God created for His own glory AND the salvation of the elect?

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Puritan Board Sophomore
Yesterday I was reading the Systematic, graciously provided by @Travis Fentiman, A Brief Institution of the Common Places of Sacred Divinity. Wherein, the truth of every place is proved, and the sophisms of Bellarmine are reproved by Lucas Trelcatius. In chapter 3, On Creation, he says the following:

Creation therefore Theologically, is the first bringing foorth of Nature, and of thinges in nature done (or made) by God in the beginning of time, and fi|nished in the space of six dayes, vnto his owne glory, and the salvation of the Elect.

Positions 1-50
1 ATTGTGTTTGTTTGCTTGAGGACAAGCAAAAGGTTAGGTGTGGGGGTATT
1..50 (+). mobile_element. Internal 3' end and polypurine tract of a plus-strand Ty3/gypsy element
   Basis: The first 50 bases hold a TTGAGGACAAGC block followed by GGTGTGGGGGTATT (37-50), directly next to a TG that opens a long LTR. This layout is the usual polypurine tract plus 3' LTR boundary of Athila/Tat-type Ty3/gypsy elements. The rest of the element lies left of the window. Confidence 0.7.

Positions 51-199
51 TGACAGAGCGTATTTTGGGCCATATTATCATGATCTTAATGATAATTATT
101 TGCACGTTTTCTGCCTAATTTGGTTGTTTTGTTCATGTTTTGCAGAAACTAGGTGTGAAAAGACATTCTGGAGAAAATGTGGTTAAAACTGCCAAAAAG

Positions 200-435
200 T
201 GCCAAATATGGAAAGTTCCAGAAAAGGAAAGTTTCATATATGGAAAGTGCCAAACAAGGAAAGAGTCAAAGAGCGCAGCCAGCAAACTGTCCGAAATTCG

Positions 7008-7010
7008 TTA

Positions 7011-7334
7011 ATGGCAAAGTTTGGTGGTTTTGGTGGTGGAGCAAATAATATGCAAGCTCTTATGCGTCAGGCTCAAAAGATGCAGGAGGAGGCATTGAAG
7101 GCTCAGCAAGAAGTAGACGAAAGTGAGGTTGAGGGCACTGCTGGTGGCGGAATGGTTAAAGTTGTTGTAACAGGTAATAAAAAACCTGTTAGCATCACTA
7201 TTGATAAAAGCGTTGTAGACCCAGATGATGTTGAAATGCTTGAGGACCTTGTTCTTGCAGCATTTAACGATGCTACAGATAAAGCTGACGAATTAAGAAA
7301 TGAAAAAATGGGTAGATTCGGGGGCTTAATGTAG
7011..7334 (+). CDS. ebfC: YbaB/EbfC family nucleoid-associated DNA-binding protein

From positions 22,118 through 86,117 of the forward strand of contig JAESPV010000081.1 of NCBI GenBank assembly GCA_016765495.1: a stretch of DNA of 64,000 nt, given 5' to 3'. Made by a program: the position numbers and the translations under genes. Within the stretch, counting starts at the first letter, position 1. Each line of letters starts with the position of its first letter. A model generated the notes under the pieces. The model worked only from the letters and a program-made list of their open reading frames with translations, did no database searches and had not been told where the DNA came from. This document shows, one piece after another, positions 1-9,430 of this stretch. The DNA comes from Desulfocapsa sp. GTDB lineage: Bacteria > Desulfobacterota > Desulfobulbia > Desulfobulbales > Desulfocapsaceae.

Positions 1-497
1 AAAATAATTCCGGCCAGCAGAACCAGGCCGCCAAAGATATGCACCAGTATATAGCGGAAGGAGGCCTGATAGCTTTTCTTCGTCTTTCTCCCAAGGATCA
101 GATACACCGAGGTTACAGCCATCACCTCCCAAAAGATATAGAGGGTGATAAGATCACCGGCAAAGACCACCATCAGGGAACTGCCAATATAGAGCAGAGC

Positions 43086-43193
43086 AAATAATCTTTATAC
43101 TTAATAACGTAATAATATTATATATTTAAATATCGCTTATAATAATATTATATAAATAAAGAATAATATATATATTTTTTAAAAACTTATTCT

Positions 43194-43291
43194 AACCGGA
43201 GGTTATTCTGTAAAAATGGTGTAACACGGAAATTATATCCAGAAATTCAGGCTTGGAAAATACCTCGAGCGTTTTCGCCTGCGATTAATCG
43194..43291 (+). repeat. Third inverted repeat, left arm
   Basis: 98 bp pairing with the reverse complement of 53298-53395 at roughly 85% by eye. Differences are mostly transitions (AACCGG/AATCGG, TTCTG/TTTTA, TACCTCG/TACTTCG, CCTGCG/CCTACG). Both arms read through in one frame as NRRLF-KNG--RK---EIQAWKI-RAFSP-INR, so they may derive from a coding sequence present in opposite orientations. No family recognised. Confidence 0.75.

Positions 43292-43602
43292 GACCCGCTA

The End of Creation is two-fold, the furthest & highest, is the glory of God the worker, in his goodnes, wisedom, & power: for the faculty (or vertue) put n[...]o the things commendeth: [Note: Ge 1.31. Psal. 0[...].24. Prou. 16.4 ] his goodnes, the order of them his wise|dom, & the maner of both his power: the neerest end is of the worke, [Note: Gen. 1.28. Psal. 8.7. Heb. 2.7.8. ] that all thinges by their uses should serve for the Salvation of the Elect.

We commonly see that God created our reality for His own glory, but I can not think of a time where the second reason for creation is the salvation of the elect. It makes sense, and would give a sufficient answer for the Calvinist to the question why God would create anything if He already knew that His own creation would rebel against Him.

What do you think? And, is this a common thought amongst theologians?
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